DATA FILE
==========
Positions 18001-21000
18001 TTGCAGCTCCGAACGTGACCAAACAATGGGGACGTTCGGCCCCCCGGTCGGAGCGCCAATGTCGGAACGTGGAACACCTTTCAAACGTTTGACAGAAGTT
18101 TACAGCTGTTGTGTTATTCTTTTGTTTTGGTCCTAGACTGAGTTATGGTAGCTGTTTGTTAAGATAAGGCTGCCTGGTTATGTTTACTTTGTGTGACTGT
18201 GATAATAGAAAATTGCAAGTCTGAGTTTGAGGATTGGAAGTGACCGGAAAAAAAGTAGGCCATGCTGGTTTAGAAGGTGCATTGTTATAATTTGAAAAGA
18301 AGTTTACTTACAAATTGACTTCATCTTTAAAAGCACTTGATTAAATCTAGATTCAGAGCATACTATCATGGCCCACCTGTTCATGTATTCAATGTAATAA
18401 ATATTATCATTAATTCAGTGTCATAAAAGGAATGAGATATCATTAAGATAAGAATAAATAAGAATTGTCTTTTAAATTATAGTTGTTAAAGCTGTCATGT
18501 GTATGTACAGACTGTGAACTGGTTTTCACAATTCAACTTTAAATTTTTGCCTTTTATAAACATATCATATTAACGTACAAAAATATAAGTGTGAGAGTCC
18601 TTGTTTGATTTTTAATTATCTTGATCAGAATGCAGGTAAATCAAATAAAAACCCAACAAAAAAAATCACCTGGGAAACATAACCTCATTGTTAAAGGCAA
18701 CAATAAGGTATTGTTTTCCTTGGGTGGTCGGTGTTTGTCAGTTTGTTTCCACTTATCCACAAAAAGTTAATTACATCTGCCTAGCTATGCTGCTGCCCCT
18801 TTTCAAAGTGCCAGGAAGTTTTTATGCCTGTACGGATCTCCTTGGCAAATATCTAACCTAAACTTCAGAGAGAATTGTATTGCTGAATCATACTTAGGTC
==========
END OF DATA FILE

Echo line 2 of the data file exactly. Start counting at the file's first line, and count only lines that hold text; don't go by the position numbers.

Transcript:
18001 TTGCAGCTCCGAACGTGACCAAACAATGGGGACGTTCGGCCCCCCGGTCGGAGCGCCAATGTCGGAACGTGGAACACCTTTCAAACGTTTGACAGAAGTT